‘Our global network bolsters fight against money for terror’ – INTERPOL Chief

26 April 2018

PARIS, France – The Head of INTERPOL has outlined before the international community how disrupting the flows of money for terror groups such as Daesh and Al-Qaeda is a key pillar of its global efforts against terrorism.

INTERPOL Secretary General Stock underlined the need to work ‘holistically’ via legal, operational and technical channels against terrorism financing.

Speaking in Paris at the ‘No Money for Terror’ ministerial meeting (25 and 26 April), Secretary General Jürgen Stock said INTERPOL’s system of global Notices alerts and its secure police information sharing network I-24/7 were proven tools in alerting and sharing information on terrorists and their activities.

“Alerting law enforcement through INTERPOL Notices and communications channels helps target the movement of suspects, their modus operandi, and their money flows. It strengthens the capacity of law enforcement to disrupt terrorist activity and ultimately to save lives,” said Secretary General Stock.

INTERPOL currently has information on over 43,000 Foreign Terrorist Fighter profiles available for the world's police to consult as part of their counter-terrorism investigations. Its Criminal Analysis File also contains some 300,000 entities, including financial identifiers and phone numbers.

“Such information helps link together the ‘critical information chain’ on global terrorist activity. INTERPOL strongly encourages countries to share more of such information so that it can be made available on the frontlines of policing and close potentially dangerous security gaps,” added the Head of INTERPOL.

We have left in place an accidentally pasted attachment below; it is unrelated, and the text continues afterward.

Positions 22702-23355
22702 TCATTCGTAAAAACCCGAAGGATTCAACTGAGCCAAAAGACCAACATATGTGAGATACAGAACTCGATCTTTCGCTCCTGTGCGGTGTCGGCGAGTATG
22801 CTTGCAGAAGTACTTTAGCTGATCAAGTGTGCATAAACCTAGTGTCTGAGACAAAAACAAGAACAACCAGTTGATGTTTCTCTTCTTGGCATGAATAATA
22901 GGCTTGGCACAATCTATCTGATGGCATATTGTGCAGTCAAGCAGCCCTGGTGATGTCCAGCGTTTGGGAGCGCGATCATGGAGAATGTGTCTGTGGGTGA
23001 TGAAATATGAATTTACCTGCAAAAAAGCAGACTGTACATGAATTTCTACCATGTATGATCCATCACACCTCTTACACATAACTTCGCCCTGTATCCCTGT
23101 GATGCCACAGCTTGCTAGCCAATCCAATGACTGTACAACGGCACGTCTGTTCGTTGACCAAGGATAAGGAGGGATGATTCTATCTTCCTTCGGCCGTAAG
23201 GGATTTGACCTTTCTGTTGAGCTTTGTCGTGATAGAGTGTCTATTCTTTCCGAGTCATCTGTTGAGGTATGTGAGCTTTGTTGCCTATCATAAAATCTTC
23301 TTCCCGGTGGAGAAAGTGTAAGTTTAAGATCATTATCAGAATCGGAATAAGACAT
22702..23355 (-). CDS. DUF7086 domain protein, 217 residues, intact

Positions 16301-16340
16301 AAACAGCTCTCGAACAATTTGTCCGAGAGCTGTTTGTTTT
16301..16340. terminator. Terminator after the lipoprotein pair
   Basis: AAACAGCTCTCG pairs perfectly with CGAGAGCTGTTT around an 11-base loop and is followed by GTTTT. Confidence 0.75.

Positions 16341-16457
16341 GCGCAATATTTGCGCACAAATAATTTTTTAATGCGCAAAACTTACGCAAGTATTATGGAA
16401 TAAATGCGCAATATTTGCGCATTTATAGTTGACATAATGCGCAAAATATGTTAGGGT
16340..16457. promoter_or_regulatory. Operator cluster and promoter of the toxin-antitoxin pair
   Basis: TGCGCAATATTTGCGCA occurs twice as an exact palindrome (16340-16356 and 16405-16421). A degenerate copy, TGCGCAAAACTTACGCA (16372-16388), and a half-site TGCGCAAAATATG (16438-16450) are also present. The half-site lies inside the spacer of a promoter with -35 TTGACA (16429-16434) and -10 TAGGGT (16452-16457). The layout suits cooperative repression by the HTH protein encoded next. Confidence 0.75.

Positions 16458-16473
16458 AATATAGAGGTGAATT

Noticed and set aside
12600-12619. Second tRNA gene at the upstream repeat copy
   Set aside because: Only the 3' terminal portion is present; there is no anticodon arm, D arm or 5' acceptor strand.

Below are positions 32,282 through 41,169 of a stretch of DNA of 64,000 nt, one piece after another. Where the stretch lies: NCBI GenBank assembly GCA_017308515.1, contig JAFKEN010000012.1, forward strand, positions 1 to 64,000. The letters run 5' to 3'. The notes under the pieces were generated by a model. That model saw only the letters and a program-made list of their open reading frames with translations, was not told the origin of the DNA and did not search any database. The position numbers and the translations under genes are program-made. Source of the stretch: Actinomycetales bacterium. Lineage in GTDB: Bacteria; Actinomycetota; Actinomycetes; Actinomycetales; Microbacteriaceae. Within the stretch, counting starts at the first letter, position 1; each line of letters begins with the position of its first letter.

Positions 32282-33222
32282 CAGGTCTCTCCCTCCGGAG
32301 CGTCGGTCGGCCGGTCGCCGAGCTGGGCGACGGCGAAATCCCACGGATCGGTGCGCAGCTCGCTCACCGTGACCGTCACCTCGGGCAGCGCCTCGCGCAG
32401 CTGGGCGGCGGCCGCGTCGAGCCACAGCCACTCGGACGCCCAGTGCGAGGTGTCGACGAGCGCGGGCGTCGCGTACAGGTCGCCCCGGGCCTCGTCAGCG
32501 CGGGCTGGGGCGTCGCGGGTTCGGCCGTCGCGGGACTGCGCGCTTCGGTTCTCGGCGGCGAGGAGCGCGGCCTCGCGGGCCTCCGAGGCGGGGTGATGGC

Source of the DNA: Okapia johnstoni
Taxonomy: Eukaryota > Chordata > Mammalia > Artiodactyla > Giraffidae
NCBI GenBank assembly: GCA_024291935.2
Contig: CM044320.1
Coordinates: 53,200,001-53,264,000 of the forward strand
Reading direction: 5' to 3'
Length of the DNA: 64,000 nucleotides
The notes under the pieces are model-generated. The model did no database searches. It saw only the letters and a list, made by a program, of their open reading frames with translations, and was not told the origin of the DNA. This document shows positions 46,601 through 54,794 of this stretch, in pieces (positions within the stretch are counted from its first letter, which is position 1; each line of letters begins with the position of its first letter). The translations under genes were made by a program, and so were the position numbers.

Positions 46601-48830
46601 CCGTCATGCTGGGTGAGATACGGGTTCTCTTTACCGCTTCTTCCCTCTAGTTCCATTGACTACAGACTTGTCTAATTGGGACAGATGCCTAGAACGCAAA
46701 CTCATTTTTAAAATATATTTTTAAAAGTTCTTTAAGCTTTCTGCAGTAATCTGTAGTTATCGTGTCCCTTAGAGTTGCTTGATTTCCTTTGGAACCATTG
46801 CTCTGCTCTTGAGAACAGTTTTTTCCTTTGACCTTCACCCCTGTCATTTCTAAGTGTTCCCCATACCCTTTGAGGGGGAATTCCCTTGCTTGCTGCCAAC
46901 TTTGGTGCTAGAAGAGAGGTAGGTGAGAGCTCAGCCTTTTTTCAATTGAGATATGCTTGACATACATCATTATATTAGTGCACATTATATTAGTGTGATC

In this respect, the inclusion of financial identifiers in INTERPOL alerts and targeting weak points in terrorist money flows via intelligence sharing are amongst INTERPOL’s counter-terrorism objectives.

With Secretary General Stock underlining the need to work ‘holistically’ via legal, operational and technical channels to combat the financing of terrorism, INTERPOL is studying the feasibility of creating dedicated communications systems to support paperless and faster international judicial cooperation around the globe, both before and after the arrest of terror suspects.

The Organization’s Purple Notice also allows its member countries to share expertise on the modus operandi of criminal groups, for instance on the smuggling of narcotics pills such as the Captagon and Tramadol, used by terrorist fighters on the battlefield and to finance their activities. 

The Paris ministerial meeting notably recognized the importance of the INTERPOL-United Nations Security Council (UNSC) Special Notice in helping implement UNSC sanctions by alerting law enforcement agencies worldwide that an individual or entity is subject to a measure, such as a travel ban or an asset freeze.

The meeting was held at a time when military losses by Daesh on the ground have shrunk the territory it occupied, weakened its operational  capacity, and forced it to diversify its sources of financing to compensate for its loss of revenue in Iraq and Syria from criminal activities.

Countries involved